Astronaut Scholars have set high goals
Winning a prestigious Astronaut Scholarship is a thrill, but meeting a former astronaut and hearing him tell what it’s like to walk on the moon—priceless.
For University of Minnesota students Matthew DeJong and Macy Vollbrecht, a trip to Washington, D.C. to meet not only moonwalking astronaut Charlie Duke but former astronaut and Kennedy Space Center director Robert Cabana put the icing on a very substantial cake. Selected by the Astronaut Scholarship Foundation (ASF), DeJong and Vollbrecht are two of 52 Astronaut Scholars for 2019-20.
“He talked about how strange it is to stand on the moon and look into the sky above you and see Earth instead of the moon,” says DeJong of listening to Duke. “To hear him talk about it was amazing.”
Hailing from Eden Prairie, Minnesota, DeJong is a chemical engineering student in the College of Science and Engineering. He worked first with former faculty member Yiannis Kaznessis, then with Professor Benjamin Hackel, who was engineering small proteins—peptides—that targeted specific disease organisms. DeJong devised a way to quickly evaluate millions of peptides’ potential.
“Dr. Kaznessis's expertise in antimicrobial technologies primed my interest in applying chemical engineering to solve human health problems,” DeJong says. “And Dr. Hackel has been a phenomenal mentor and advocate over the past two years, teaching me how to effectively design experiments, analyze data, and present findings while encouraging me to pursue opportunities like the Astronaut Scholarship.”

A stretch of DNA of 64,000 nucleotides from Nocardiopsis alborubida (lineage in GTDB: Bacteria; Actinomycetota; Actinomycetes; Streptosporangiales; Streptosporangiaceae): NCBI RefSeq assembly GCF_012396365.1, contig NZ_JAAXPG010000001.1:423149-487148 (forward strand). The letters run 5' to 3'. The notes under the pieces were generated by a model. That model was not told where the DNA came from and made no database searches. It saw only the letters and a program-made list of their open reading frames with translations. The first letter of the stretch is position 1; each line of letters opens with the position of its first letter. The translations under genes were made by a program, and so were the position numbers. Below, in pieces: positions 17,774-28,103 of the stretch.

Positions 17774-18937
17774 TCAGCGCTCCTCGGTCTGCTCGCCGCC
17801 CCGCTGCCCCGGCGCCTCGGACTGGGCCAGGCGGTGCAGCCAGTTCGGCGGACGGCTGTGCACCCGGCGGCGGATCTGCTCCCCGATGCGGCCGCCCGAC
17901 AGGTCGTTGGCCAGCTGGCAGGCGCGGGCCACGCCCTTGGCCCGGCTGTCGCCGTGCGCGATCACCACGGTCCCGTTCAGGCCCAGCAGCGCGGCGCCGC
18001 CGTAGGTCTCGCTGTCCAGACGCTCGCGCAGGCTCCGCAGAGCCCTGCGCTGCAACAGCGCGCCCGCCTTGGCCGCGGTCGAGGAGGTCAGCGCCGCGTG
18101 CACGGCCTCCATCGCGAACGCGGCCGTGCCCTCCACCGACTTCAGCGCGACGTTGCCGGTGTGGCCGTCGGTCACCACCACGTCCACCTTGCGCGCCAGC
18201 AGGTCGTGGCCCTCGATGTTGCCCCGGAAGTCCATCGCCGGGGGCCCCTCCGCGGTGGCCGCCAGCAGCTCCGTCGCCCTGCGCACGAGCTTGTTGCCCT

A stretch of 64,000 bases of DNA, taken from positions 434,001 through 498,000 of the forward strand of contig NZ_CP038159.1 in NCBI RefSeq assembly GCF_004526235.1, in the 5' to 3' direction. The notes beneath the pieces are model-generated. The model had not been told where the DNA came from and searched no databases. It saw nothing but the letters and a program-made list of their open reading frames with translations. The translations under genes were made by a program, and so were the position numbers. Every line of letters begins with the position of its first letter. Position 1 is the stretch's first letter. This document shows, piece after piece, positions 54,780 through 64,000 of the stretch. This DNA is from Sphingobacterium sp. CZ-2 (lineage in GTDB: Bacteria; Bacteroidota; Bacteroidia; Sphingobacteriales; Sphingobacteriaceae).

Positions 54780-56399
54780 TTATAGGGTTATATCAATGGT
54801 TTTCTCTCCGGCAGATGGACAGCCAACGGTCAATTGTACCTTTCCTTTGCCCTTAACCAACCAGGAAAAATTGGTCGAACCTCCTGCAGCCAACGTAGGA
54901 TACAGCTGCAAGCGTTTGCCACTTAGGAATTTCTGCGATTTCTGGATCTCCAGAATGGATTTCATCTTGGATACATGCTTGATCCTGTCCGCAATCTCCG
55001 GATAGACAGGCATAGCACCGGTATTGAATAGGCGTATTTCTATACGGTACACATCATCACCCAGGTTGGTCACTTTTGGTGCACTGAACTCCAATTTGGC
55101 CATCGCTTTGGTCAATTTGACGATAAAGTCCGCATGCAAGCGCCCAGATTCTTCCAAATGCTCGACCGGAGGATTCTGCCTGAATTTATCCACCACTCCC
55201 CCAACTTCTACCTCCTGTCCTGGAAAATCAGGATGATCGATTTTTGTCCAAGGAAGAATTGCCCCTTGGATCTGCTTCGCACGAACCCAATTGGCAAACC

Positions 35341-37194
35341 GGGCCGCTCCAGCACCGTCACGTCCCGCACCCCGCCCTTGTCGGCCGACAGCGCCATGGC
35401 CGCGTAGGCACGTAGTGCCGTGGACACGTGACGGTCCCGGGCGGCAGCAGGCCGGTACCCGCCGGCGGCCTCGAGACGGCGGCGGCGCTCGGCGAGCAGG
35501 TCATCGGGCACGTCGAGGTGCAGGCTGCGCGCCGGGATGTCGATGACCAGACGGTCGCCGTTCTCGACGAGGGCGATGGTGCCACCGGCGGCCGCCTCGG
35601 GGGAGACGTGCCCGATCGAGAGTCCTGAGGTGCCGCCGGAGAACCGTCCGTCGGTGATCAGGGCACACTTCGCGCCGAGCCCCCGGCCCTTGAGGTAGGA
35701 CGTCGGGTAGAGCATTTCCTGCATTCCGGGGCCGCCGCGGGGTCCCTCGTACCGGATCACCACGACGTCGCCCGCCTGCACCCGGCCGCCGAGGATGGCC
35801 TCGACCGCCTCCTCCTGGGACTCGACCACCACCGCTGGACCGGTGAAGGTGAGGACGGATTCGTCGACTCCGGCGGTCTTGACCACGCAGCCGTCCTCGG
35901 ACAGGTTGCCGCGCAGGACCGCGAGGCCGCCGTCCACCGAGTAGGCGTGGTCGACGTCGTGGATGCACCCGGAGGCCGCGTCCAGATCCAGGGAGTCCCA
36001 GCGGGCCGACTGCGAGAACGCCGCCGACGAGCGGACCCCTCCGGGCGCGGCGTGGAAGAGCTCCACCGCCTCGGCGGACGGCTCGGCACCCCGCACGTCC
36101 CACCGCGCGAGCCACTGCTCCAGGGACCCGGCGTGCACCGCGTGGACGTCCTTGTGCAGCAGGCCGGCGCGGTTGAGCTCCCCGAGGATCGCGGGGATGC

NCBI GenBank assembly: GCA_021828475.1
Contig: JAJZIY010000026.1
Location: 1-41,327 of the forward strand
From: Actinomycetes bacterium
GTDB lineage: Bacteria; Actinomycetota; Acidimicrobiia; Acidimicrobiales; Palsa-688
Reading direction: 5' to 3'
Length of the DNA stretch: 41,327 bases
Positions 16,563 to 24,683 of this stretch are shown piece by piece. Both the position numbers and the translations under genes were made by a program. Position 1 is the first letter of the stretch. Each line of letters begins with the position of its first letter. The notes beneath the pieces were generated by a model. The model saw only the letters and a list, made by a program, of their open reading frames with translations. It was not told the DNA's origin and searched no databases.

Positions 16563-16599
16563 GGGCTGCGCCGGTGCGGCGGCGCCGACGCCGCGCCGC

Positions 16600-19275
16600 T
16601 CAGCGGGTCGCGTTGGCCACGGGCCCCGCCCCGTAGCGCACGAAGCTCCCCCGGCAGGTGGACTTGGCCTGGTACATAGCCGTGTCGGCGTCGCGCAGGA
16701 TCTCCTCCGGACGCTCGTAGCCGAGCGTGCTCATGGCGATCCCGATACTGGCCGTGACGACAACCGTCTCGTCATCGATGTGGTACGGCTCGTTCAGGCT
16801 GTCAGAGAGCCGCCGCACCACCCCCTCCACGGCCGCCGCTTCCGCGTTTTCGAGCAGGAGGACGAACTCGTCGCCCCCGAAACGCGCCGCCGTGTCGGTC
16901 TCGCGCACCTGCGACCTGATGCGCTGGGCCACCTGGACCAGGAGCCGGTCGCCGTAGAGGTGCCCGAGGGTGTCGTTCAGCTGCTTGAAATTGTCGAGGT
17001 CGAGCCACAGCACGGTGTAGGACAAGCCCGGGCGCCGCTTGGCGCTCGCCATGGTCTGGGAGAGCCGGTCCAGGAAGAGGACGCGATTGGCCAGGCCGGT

While he started out to become a doctor, DeJong hopes he can eventually save many times more lives by designing therapeutics that will help tens of thousands of people.
Vollbrecht, from Ames, Iowa, studies genetics, cell biology and development in the College of Biological Sciences. She has spent two and a half years working with Professor Dan Voytas, a nationally recognized innovator in the field of precision targeting of plant genome modifications. She currently works on a project to speed up the editing of potato genes.
“With this project, we are ultimately hoping to streamline the process of generating gene edited plants by bypassing certain bottlenecks often inherent in this process,” she says. Work in the lab “has important implications for basic plant biology, improving crop stress tolerance, and generally addressing issues of food security.
“Dr. Voytas is a leader in the field of plant genome engineering. I feel extremely fortunate that he has continually encouraged me to pursue enriching opportunities that have been instrumental for my growth as a budding scientist. These opportunities include applying for scholarship applications like the Astronaut Scholarship, presenting my research, and pairing me with mentors who have supported my increasing independence.”
She hasn’t decided between a career in academia vs. industry, but Vollbrecht knows she wants to continue trying to improve gene editing technologies, which can apply to global issues involving everything from agriculture to human health.
The Astronaut Scholarship is given annually to outstanding sophomores and juniors who intend to pursue research-oriented careers in mathematics, engineering, and the natural and applied sciences. Winners also receive mentoring and professional development support, and attend the ASF Innovators Gala in Washington.
Read a Q&A with Matthew DeJong.
Read a Q&A with Macy Vollbrecht.